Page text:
One of the few times during the early years of our marriage I saw my wife cry really hard was when I told her that a paperback publisher, New American Library, had paid a ton of money for the book she’d rescued from the trash. I could quit teaching, she could quit pushing crullers at Dunkin’ Donuts. She looked almost unbelieving for five seconds and then she put her hands over her face and she wept. When she finally stopped, we went into the living room and sat on our old couch, which Tabby had rescued from a yard sale, and talked into the early hours of the morning about what we were going to do with the money. I’ve never had a more pleasant conversation. I have never had one that felt more surreal.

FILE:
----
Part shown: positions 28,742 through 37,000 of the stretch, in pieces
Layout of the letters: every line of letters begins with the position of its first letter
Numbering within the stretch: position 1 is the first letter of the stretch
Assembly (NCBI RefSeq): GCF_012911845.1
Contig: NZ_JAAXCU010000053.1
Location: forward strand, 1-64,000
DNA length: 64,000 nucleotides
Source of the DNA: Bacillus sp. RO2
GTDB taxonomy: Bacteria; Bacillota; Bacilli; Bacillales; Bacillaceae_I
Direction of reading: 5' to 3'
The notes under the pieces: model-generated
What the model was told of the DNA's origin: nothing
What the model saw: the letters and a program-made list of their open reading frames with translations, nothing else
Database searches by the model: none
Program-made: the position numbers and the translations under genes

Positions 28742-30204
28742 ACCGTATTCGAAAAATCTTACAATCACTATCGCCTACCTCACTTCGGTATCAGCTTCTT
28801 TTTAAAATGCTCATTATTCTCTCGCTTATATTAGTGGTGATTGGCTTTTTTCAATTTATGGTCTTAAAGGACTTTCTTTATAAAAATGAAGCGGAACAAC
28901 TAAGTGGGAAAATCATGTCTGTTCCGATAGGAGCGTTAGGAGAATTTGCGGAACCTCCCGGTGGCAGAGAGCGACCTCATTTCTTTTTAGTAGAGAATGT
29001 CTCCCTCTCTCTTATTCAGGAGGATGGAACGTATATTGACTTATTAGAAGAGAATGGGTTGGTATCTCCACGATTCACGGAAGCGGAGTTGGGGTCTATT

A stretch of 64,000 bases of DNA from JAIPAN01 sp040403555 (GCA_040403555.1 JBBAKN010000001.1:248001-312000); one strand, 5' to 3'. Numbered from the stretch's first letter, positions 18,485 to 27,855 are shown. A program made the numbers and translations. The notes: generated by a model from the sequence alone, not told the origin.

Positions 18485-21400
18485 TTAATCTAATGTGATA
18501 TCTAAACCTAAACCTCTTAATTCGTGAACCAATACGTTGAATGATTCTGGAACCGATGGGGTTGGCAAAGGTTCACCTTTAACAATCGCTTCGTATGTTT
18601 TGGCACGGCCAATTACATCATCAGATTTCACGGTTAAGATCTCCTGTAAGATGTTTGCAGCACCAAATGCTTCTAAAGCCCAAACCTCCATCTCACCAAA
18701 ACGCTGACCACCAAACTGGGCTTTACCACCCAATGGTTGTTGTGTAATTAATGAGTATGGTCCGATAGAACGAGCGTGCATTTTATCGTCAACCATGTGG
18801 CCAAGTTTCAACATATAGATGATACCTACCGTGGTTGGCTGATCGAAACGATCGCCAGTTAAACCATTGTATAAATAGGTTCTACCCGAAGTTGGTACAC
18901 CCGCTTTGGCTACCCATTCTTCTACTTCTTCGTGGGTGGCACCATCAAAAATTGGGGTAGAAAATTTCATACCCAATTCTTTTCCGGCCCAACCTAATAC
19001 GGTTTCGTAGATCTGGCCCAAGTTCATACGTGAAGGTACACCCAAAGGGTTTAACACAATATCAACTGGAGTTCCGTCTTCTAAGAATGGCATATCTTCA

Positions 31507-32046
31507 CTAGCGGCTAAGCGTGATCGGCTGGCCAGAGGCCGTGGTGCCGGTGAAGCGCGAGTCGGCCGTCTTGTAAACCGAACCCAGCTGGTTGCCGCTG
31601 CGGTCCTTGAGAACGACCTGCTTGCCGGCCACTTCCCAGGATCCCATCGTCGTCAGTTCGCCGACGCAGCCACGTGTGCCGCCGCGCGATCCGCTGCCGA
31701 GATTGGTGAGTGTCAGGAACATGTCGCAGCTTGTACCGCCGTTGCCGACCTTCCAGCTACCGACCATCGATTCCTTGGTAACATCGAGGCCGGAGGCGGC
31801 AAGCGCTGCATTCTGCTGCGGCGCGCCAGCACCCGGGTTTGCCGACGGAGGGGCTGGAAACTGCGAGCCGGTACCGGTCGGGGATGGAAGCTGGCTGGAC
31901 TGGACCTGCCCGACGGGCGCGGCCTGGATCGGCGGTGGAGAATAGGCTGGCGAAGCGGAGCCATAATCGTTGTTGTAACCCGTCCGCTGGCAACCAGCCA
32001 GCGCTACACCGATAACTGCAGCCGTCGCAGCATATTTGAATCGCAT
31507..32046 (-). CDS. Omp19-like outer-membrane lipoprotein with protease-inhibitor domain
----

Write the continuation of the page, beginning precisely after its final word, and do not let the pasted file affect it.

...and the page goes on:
My point is that Tabby always knew what I was supposed to be doing and she believed that I would succeed at it. There is a time in the lives of most writers when they are vulnerable, when the vivid dreams and ambitions of childhood seem to pale in the harsh sunlight of what we call the real world. In short, there’s a time when things can go either way.

That vulnerable time for me came during 1971 to 1973. If my wife had suggested to me even with love and kindness and gentleness rather than her more common wit and good natured sarcasm that the time had come to put my dreams away and support my family, I would have done that with no complaint. I believe that on some level of thought I was expecting to have that conversation. If she had suggested that you can’t buy a loaf of bread or a tube of toothpaste with rejection slips, I would have gone out and found a part time job.

Tabby has told me since that it never crossed her mind to have such a conversation. You had a second job, she said, in the laundry room with my typewriter. I hope you know, Tabby, that they are clapping for you and not for me. Stand up so they can see you, please. Thank you. Thank you. I did not let her see this speech, and I will hear about this later.